Sunday, January 29th, 2012
We all know what the phrase means: an “illegitimate child” was born to parents who were not legally married.
The phrase originated from an English and Welsh law that said if the oldest son was a “illegitimate child” he could not inherit if the parents of his younger brother were married. Coincidentally, another particular word referring to illegitimate children has become an intermediate curse word over the years.
There are probably five good reasons you won’t find me using profanity.
One of them is because sometimes in order to call someone a profane name, even and especially jokingly, it puts me in a position to judge a person based on an insensitive stereotype or demographic to which I am indirectly validating.
By calling someone this particular modern day curse word I am referring to, it is insinuating that person’s parents were never married; that he was conceived outside of a committed, loving relationship; and therefore, he is not capable of treating people with respect and decency.
But really, which is worse: the phrase “illegitimate child” for tying the word “illegitimate” to the word “child,” or that particular inglorious curse word I keep referring to because it has gained the status of profanity in our culture?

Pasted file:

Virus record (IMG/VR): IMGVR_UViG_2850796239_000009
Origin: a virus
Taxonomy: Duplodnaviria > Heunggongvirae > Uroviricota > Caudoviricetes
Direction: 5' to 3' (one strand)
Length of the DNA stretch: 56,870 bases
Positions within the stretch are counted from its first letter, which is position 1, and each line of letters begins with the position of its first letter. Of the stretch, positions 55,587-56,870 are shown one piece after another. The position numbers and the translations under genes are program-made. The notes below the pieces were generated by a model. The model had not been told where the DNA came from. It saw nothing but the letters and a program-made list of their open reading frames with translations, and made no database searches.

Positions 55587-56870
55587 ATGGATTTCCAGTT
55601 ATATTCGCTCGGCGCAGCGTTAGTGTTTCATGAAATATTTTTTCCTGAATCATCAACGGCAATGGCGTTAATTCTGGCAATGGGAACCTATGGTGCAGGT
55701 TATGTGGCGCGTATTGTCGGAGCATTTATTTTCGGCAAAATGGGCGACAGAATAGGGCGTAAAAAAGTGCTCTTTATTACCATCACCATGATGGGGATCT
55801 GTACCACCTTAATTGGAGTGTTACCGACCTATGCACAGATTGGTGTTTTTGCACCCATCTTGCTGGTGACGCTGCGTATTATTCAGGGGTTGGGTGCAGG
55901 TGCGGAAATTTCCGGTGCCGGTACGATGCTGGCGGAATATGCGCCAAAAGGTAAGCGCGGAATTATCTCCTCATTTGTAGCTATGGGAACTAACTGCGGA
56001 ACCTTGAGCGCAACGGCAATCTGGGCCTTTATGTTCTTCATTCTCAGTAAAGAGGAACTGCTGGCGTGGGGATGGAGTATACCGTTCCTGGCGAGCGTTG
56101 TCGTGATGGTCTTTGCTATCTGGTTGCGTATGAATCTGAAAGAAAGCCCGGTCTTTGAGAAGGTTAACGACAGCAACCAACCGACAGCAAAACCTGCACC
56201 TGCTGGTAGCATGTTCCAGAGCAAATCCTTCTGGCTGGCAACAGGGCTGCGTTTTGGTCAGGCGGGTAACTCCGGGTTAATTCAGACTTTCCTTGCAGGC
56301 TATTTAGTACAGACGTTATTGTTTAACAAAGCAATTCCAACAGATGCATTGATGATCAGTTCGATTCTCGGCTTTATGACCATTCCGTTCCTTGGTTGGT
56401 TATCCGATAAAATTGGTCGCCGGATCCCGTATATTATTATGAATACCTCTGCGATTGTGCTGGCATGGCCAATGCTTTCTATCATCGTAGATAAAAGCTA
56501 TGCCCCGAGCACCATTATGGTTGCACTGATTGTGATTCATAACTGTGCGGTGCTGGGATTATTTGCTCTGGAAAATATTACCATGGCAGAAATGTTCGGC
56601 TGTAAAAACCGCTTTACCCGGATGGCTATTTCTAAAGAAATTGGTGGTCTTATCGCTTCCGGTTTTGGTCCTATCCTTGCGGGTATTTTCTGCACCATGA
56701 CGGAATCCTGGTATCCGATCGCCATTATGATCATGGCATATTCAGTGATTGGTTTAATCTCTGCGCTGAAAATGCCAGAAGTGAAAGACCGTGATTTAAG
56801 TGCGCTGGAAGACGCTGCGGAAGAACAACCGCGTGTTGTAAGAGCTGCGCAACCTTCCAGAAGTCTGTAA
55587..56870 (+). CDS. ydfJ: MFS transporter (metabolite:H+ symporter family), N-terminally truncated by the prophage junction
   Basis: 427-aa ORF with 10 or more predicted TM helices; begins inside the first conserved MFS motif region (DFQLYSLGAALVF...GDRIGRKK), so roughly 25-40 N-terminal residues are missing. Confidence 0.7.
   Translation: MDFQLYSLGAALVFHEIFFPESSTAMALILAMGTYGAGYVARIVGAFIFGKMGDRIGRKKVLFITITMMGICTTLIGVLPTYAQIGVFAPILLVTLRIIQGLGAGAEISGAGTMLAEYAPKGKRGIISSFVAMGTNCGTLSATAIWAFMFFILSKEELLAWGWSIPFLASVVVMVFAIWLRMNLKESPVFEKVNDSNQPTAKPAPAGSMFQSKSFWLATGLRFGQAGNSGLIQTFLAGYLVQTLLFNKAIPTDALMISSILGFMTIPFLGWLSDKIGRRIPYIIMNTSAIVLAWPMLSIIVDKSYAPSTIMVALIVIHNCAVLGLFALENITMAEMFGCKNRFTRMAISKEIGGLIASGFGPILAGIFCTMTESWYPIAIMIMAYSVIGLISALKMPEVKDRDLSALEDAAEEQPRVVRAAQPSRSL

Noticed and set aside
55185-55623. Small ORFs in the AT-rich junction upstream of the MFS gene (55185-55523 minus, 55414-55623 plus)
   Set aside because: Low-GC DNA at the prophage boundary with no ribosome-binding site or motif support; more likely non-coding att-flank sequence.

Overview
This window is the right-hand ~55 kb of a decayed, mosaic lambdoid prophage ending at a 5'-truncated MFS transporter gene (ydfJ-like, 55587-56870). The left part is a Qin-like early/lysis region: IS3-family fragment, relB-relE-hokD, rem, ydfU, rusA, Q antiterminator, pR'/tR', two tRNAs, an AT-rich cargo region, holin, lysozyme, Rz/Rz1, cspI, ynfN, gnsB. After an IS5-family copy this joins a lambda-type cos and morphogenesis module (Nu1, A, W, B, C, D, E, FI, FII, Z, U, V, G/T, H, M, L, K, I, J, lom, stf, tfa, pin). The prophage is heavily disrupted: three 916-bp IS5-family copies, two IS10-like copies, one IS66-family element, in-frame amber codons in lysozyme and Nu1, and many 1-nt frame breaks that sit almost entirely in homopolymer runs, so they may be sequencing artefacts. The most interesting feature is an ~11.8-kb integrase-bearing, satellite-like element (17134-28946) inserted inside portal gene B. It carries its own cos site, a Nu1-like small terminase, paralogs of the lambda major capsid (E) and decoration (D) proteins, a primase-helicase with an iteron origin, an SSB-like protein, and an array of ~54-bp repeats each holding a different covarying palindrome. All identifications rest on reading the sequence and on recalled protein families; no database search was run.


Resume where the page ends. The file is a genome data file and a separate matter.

I think the first is worse. Again, this is me being overly analytical and taking things too seriously (and deep) because that’s what I do as a writer, but it’s a crazy thought to consider any child being “illegitimate.” Right?
Sure, I totally realize we don’t literally mean a kid is illegitimate in a literal, overall sense. But it makes me wonder if we really do see certain children as illegitimate.
Maybe part of the reason I am so passionate about this concept that no child is illegitimate is the fact that, like Ron Paul, I am an avid pro-life supporter.
It’s easy to say that no child is illegitimate, but I’m not sure we are convinced about that. At least not until he or she passes through the birth canal.
Be on the look-out next month for No Such Thing as Illegitimate Children, Part 2.
Image: Red stop button in a machine, via Shutterstock.
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